not meet the threshold necessary to rebut the presumption of the business-judgment
rule. First, appellants failed
to produce any evidence to suggest that respondents’ actions were motivated by
improper or selfish interests. And appellants
had the initial burden of establishing some credible and direct evidence to
support their essential allegations in order to survive summary judgment. See
Murphy, 303 A.2d at 673. Finally, a director’s fiduciary
duty requires him to advance and protect the interests of all shareholders. Gilbert v. El Paso Co., 575 A.2d 1131,
Here, appellants showed that two board members had a financial interest in the plan as shareholders, but failed to demonstrate how that interest was material and debilitating. Further, appellants’ assertion that FFT-appointed directors were incapable of exercising their duties independently lacks credible evidentiary support. The only evidence appellants introduced was the number of shares the board members and FFT held. Appellants contend that the lack of evidence of financial information is due to Timm Medical’s refusal to permit discovery. But appellants conducted voluminous discovery in Timm I and did not move to compel additional discovery.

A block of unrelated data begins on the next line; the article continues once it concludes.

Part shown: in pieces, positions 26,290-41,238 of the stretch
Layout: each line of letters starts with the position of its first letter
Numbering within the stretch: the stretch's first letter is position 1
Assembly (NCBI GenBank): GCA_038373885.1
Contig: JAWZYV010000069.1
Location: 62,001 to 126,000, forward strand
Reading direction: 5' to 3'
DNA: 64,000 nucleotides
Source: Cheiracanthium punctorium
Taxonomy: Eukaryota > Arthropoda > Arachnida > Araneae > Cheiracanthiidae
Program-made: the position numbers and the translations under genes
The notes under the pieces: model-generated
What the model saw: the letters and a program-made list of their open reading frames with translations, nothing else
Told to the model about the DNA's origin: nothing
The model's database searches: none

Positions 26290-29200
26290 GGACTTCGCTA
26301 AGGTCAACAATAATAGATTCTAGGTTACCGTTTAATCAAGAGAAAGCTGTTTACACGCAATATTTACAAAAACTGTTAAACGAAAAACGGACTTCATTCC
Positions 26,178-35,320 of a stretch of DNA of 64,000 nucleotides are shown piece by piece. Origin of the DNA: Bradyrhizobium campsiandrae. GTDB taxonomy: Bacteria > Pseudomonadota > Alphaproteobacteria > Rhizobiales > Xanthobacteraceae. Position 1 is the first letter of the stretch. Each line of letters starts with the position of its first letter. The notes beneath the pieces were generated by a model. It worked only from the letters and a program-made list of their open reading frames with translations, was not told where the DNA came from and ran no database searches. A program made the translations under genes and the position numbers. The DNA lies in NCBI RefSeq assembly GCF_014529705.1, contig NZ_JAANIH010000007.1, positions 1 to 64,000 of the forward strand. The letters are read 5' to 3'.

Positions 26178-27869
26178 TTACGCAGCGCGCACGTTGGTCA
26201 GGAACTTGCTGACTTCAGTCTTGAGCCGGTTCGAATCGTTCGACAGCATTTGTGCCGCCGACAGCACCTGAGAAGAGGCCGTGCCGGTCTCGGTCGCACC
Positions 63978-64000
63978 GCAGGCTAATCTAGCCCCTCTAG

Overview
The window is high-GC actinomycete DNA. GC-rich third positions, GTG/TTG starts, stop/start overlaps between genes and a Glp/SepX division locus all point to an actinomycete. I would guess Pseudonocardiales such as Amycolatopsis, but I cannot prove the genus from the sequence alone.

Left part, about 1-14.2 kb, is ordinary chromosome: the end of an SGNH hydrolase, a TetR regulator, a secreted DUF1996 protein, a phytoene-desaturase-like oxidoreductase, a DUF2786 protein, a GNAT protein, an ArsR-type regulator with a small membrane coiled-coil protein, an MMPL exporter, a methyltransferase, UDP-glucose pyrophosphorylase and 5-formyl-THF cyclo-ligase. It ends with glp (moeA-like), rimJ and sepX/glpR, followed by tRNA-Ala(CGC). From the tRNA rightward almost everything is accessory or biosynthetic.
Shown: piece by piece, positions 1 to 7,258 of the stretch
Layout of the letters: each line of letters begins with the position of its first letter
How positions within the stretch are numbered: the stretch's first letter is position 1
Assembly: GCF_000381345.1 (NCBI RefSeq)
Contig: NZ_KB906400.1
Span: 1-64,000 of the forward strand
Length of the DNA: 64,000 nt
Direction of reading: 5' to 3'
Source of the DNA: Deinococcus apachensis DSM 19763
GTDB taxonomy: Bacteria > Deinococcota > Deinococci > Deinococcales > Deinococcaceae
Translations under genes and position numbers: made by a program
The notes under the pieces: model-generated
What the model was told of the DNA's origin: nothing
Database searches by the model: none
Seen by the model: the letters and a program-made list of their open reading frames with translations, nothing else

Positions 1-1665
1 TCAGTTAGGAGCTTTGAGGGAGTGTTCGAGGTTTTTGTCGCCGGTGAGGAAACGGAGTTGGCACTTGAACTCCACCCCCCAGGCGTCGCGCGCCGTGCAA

Because appellants have not demonstrated a material self-interest and provide no authority for the proposition that a director cannot act impartially because of a financial interest in a transaction, appellants have failed to rebut the presumption of the business-judgment rule. The district court did not err in granting summary judgment.
Appellants next argue that they put forth sufficient evidence of reliance on material misrepresentations in the December 17, 2001 letter to survive summary judgment. Appellants contend that misrepresentations prevented them from identifying the appropriate “wrongdoer” and that they were damaged by litigating Timm I.
To establish a fraud claim under
[*] Retired judge of the Minnesota Court of Appeals, serving by appointment pursuant to Minn. Const. art. VI, § 10.